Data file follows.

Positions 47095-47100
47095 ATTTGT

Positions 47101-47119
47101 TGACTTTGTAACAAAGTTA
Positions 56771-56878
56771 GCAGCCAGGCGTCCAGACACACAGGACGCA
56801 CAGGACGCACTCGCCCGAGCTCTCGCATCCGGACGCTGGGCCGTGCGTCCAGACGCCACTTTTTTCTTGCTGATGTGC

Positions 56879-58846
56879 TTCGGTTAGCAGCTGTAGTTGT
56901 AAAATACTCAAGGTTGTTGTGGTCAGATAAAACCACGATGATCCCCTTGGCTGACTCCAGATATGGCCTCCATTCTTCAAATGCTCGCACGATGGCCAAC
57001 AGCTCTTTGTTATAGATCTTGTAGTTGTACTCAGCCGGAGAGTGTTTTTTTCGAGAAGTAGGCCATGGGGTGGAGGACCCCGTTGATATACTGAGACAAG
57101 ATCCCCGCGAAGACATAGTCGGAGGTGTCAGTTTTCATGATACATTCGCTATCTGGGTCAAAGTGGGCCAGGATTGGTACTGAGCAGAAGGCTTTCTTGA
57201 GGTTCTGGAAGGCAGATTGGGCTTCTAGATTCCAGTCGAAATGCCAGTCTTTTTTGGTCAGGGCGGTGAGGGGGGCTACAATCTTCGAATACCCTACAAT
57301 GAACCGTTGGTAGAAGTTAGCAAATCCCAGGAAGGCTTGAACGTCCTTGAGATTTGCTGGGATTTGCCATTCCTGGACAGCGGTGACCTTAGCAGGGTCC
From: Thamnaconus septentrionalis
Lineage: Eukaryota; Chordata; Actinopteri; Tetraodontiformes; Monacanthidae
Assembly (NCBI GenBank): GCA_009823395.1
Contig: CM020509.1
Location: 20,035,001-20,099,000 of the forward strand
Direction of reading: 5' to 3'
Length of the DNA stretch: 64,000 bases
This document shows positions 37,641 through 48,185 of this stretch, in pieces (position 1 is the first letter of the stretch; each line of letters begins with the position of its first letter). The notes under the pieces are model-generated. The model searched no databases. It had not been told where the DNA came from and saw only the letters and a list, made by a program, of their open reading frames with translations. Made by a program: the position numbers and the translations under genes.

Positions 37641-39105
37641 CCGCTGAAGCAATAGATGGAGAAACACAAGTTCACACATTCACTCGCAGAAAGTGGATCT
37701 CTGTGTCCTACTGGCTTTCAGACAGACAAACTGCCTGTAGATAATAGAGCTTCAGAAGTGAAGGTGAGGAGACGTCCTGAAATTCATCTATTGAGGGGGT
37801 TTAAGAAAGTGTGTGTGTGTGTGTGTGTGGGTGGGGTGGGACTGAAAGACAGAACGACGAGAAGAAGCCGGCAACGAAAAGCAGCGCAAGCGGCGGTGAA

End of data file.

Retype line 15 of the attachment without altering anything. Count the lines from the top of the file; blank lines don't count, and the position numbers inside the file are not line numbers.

From: Thamnaconus septentrionalis